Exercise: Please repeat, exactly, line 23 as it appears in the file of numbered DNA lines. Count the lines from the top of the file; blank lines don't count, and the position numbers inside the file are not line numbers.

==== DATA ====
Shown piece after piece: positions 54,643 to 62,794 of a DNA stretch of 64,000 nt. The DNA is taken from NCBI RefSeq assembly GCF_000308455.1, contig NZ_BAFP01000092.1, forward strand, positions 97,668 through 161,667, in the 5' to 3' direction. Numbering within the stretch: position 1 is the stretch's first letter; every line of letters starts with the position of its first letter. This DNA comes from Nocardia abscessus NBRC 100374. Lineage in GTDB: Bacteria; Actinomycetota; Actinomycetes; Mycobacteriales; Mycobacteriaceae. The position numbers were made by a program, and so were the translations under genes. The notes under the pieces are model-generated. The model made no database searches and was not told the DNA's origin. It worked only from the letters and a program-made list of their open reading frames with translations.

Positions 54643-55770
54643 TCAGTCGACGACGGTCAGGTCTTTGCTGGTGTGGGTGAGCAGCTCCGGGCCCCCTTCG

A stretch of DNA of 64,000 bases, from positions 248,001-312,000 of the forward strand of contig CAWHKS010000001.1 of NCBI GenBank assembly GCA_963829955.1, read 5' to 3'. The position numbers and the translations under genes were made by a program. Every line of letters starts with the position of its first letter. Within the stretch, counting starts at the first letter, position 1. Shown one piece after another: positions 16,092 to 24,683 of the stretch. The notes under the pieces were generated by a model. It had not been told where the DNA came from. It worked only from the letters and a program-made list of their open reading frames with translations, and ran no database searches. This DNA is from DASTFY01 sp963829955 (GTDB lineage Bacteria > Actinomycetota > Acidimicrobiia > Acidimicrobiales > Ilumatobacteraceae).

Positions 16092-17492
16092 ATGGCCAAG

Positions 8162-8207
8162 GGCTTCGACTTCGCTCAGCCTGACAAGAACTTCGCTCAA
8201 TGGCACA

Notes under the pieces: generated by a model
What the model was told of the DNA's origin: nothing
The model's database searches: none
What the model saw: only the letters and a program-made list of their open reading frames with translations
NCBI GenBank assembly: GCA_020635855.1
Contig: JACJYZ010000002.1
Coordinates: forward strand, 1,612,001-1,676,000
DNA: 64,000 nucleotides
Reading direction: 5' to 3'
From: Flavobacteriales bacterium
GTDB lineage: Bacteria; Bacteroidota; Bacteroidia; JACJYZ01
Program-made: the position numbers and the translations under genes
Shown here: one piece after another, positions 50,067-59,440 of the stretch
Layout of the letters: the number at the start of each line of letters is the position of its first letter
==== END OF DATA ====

Layout of the letters: the number at the start of each line of letters is the position of its first letter